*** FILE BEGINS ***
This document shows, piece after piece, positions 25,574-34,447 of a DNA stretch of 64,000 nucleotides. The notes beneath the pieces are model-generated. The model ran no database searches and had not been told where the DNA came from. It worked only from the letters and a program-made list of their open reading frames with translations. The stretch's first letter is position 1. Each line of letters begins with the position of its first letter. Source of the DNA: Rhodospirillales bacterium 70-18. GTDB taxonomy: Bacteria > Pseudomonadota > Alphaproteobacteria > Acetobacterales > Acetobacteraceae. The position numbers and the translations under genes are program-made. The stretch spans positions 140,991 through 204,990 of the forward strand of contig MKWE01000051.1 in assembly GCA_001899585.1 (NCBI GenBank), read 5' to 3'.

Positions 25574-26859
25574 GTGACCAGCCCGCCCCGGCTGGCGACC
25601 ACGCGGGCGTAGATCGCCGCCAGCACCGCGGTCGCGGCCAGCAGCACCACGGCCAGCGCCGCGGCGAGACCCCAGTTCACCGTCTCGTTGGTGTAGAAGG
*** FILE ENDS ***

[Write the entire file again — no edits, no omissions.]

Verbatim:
This document shows, piece after piece, positions 25,574-34,447 of a DNA stretch of 64,000 nucleotides. The notes beneath the pieces are model-generated. The model ran no database searches and had not been told where the DNA came from. It worked only from the letters and a program-made list of their open reading frames with translations. The stretch's first letter is position 1. Each line of letters begins with the position of its first letter. Source of the DNA: Rhodospirillales bacterium 70-18. GTDB taxonomy: Bacteria > Pseudomonadota > Alphaproteobacteria > Acetobacterales > Acetobacteraceae. The position numbers and the translations under genes are program-made. The stretch spans positions 140,991 through 204,990 of the forward strand of contig MKWE01000051.1 in assembly GCA_001899585.1 (NCBI GenBank), read 5' to 3'.

Positions 25574-26859
25574 GTGACCAGCCCGCCCCGGCTGGCGACC
25601 ACGCGGGCGTAGATCGCCGCCAGCACCGCGGTCGCGGCCAGCAGCACCACGGCCAGCGCCGCGGCGAGACCCCAGTTCACCGTCTCGTTGGTGTAGAAGG